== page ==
Over 20 minutes, a team can survive playing on an emotional high. In the first half on Saturday, we saw just that as the Washington State Cougars came barreling out of the gate, holding the UCLA Bruins to just 19 first half points. The end result was a 13 point lead and a collection of fans stunned at the team's position.
But a college basketball game isn't 20 minutes, unfortunately, and it takes two halves to bring home a win. Over the second 20, UCLA's talent began to prevail, yet the Cougs still forced overtime. Over a long enough period of time, that talent will win out, especially when the gap is as great as it was yesterday.
Consider that Ben Loewen and Will DiIorio combined to play what almost amounts to a full game between the two of them -- Loewen, 21 minutes; DiIorio 18. Consider Marcus Capers, DeAngelo Casto, Abe Lodwick and Faisal Aden each played over 30 minutes, with Brock Motum knocking on the door. It was a seven man rotation of rag-tags going toe-to-toe with UCLA's All-Americans.
And I'm damn proud of each and every one of them.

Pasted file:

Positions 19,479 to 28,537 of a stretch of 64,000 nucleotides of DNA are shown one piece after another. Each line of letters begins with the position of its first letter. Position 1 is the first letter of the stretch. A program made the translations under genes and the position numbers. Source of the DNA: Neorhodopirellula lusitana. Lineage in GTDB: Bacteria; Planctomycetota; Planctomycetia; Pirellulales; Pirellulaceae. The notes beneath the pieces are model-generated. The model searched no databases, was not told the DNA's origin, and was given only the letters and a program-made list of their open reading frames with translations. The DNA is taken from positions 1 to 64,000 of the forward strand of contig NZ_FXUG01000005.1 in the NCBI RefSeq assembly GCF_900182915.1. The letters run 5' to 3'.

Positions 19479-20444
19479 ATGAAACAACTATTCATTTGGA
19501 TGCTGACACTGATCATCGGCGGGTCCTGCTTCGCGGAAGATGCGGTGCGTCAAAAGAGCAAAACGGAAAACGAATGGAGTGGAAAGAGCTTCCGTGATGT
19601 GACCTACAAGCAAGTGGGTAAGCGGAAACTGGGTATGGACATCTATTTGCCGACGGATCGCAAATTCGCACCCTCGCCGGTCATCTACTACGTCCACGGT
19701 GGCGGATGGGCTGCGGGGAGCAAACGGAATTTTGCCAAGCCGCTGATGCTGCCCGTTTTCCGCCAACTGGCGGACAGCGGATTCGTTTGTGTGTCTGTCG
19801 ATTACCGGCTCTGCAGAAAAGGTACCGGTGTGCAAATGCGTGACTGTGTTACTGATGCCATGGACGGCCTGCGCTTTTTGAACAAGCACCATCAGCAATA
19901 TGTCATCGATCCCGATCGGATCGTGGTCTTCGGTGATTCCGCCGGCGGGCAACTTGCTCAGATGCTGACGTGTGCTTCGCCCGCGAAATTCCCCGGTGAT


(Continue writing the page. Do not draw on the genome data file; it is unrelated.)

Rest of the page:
I was as disappointed as anyone after the loss. I had to walk away to clear my head because of the frustration. The fact we were in the position to be emotionally invested in the game is a feat in itself. Nobody expected the Cougs to hold their own against UCLA, yet there they were.
And how did they do it? Besides the effort from the seven that saw floor time, this was the best coaching performance I've seen from anyone, at any level, in a long time. Ken Bone did a few things to throw UCLA off, and they all worked to perfection.
- Trap the wings and post. On Friday, I felt Bone needed to find some way to pressure out of the zone. He did so by trapping every time the ball hit the wings or the low post. It left UCLA fewer options and floor space to work with.
- Clog the high post. In a zone, The high post is the go-to spot to break down the defense. So what did WSU do? Dropped one of its guards into the high post. The Cougs were, essentially, daring UCLA to shoot while doing everything they could to keep the Bruins from getting easy shots.
- When UCLA's bigs started to take over in the second half, an adjustment was made. It was an adjustment that worked, as well. WSU went to a box-and-one type defense. DeAngelo Casto sat in Josh Smith's hip and the Cougs ran what looked to be a box defense. The paint was, once again, clogged, and UCLA struggled.
- Bone was still able to switch defenses, much to my surprise. WSU pressed, ran man-to-man, zone and even threw in a few junk defenses throughout the game. It kept Howland on his toes and gave the Bruins a few different looks.
- On the offensive end, Bone quickly installed a Princeton-like offense. In the first half, everything ran out of the high post, with back cuts all over the place. They resulted in easy lay-ins and wide-open shots. It was perfectly suited for the personnel on the floor.